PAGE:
A Note to EMS Providers on Hyperbaric Chambers

I don’t know about the rest of the country/world, but in my neck of the woods, EMT students are taught to bring patients involved in a diving incident, no matter how minor, directly to a hyperbaric chamber.

Can someone please put a stop to this nonsense?

First of all, HBOT (Hyperbaric Oxygen Treatment) is a treatment, and needs to be ordered by a physician.  Unless directed by medical control to transport the patient directly to an awaiting chamber, as can be the case with public safety and commercial divers, patients need to be in stable condition before being subjected to the pressures and stress of a hyperbaric chamber.  Literally.  If a patient is unresponsive, can’t maintain a patent airway, or needs immediate surgical intervention, they won’t be ALLOWED in the chamber.  Period.  End of story.

Secondly, most operational chambers are used for a growing number of non-diving related treatments.  Insurance and Medicare consider the following conditions for HBOT to be covered for payment:

  • Air or Gas Embolism (AGE), including cerebral (CAGE)
  • Carbon Monoxide Poisoning
  • Compartment Syndrome/Crush Injury/Other Traumatic Ischemias
  • Decompression Sickness (DCS) / Decompression Illness (DCI)
  • Diabetic and Selected Wounds
  • Exceptional Blood Loss (Anemia)
  • Gas Gangrene
  • Intracranial Abscess
  • Necrotizing Soft Tissue Infection
  • Osteoradionecrosis and Radiation Tissue Damage
  • Osteomyelitis (Refractory)
  • Skin Grafts and (Compromised) Flaps
  • Thermal Burns

The following conditions may or may not be covered by insurance or Medicare, but can also be treated with HBOT:

  • Autism
  • Cerebral Palsy
  • Lyme Disease
  • Migraine
  • Multiple Sclerosis
  • Near Drowning
  • Recovery from Plastic Surgery
  • Sports Injuries
  • Stroke
  • Traumatic Brain Injury

The staff operating a chamber are well versed in treating the above-mentioned ailments/indications, although they have a working knowledge of DCS/DCI/AGE and have been taught the basics.  The physician at a chamber site would sometimes need to call on another specialist for assistance if an ambulance pulled up with a bent diver looking for treatment, if they even let them get past the front door to begin with.

Other reasons you shouldn’t bring a patient with a possible DCS/DCI issue directly to a chamber include:

  • No available chambers (once a patient is under pressure and being treated, you can’t just yank them out for someone “worse”.)
  • Gas supplies on hand (oxygen and compressed “clean” air) are low and won’t last the required length of a table 6 treatment.
  • The facility may not treat diving injuries.
  • An injured diver needs to be “cleared” for hyperbaric treatment by a physician.  Contraindications for HBOT include pneumothorax (collapsed lung), tension pneumothorax, myocardial infarction (heart attack), and/or neurological and musculoskeletal injuries with symptoms similar to DCS/DCI, to name just a few.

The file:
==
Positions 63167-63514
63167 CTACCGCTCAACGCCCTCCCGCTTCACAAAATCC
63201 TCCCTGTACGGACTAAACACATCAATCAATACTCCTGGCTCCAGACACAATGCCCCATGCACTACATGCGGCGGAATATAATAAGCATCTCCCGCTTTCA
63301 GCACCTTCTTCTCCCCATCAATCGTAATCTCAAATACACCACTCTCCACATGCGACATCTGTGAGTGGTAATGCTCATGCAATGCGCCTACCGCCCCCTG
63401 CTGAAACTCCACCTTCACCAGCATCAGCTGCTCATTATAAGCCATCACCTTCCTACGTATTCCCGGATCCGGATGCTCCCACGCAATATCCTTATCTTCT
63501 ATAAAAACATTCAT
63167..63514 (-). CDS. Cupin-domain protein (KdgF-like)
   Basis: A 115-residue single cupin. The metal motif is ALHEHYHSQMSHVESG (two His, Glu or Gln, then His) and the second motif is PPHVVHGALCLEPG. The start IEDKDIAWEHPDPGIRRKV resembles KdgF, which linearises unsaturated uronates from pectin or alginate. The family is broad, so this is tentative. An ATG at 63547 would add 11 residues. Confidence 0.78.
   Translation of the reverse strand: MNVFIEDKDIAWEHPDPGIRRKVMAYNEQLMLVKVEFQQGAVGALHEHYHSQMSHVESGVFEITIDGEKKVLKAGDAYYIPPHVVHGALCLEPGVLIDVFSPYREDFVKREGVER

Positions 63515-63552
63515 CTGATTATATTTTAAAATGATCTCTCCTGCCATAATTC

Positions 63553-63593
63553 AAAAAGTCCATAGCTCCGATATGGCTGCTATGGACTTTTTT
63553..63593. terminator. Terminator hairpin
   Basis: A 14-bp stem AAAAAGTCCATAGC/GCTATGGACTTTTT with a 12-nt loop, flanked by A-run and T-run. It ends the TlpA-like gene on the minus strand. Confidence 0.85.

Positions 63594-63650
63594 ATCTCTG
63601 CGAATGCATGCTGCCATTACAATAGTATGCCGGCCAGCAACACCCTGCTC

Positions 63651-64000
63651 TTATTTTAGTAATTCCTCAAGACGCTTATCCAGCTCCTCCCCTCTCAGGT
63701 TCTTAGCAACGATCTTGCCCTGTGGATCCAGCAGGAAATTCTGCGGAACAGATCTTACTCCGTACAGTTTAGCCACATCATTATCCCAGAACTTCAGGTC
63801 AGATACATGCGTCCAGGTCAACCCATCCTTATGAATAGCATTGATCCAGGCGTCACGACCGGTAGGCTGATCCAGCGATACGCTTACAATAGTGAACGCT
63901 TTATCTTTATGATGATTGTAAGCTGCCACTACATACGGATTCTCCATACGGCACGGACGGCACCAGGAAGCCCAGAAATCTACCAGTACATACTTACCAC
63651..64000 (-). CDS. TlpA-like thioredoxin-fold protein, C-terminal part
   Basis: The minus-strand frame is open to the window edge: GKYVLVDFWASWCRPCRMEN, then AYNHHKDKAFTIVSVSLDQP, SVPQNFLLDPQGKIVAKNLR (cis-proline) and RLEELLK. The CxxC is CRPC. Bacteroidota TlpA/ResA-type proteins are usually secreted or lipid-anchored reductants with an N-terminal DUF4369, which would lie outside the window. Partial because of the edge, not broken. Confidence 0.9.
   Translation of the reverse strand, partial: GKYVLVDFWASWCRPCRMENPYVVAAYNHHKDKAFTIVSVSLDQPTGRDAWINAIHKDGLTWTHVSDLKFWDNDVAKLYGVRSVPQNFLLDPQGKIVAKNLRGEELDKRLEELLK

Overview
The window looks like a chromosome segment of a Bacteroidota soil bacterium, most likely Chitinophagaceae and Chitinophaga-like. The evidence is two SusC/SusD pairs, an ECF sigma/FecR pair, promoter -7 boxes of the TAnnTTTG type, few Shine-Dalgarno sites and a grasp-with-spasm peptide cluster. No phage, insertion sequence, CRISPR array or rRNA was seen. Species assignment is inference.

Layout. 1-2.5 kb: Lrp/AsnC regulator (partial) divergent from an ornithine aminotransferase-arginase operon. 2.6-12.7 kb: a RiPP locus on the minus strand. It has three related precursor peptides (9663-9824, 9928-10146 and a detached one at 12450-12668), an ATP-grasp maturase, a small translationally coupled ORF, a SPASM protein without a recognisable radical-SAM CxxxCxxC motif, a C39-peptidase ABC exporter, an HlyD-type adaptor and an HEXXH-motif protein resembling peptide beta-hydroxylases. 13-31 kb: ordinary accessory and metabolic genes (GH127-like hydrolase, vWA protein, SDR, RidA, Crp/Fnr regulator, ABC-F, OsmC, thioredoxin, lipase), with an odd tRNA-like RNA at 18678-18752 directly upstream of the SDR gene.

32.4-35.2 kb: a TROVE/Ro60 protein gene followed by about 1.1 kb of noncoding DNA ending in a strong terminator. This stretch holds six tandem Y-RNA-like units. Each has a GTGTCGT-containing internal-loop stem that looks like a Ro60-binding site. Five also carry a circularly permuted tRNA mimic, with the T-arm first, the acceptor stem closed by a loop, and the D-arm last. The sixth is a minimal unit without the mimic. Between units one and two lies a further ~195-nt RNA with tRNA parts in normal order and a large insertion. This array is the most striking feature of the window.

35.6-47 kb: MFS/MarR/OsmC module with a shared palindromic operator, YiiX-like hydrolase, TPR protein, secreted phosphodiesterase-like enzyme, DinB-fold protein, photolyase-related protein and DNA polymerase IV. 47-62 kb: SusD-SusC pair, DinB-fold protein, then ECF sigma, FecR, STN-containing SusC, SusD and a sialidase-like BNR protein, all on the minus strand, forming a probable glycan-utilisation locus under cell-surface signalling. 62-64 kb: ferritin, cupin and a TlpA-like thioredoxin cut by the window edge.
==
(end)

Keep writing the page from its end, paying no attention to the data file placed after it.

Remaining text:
• The facility might be closed after normal operating hours.

If you encounter a patient that you think might be suffering from a diving related injury, the best thing to do is to provide high-flow oxygen via a nonrebreather mask (15lpm or higher) as soon as possible and transport to the nearest ED.  Gather and record as much information as you can pertaining to the patient’s diving profile, including:

  • signs and symptoms, chief complaint
  • deepest dive depth
  • number of dives in the last 48 hours
  • type(s) of gas used (Nitrox, tri-mix, heliox, air, etc.)
  • diving environment (fresh water or salt water)
  • ascent/descent/bottom issues (if any)
  • equalization problems during ascent/descent (if any)
  • equipment malfunction issues (if any)
  • name and phone number of the diver’s divebuddy
  • any pre-existing medical conditions

Provide the information gathered with your handoff report, preferrably on paper, along with any equipment they were using (if you picked them up at the dive site.)

Call Divers Alert Network (919-684-9111) and speak to a Medic, or have the receiving physican call and speak to a DAN Medic or physician for treatment options.  The phones are staffed 24x7x365, and they accept collect calls.

The single-most important treatment for a diver suspected of having DCS/DCI is a BLS adjunct: OXYGENLots of it, as soon as possible, for as long as possible.  Forget a nasal cannula at 4lpm.  Oxygen breaks down the nitrogen bubbles in the blood stream and tissue compartments.  Nitrogen is what causes DCS/DCI, so the faster you can apply SLO2 (surface-level oxygen), the faster you can begin the nitrogen breakdown, and the diver will have a better chance of recovery once they start the chamber treatments.

Whatever you do, DON’T, for the love of whatever you consider Holy, take them directly to a hyperbaric chamber.

 

  • renoun

    Give some serious consideration to transporting the dive buddy[s] to with the patient. They are likely to have experienced similar risks of DCS/DCI if they dove the same profile as the patient, may have omitted decompression or made a faster than otherwise prudent ascent to assist the patient, and are likely to be a good historian about known aspects of the dive. They also may also be distracted enough to not recognize their own subtle symptoms of DCS/DCI or be asymptomatic do to variations in individual physiology. Offering the buddy high flow oxygen while the main patient is evaluated/packaged or awaiting an additional unit may be very therapeutic and is unlikely to be harmful.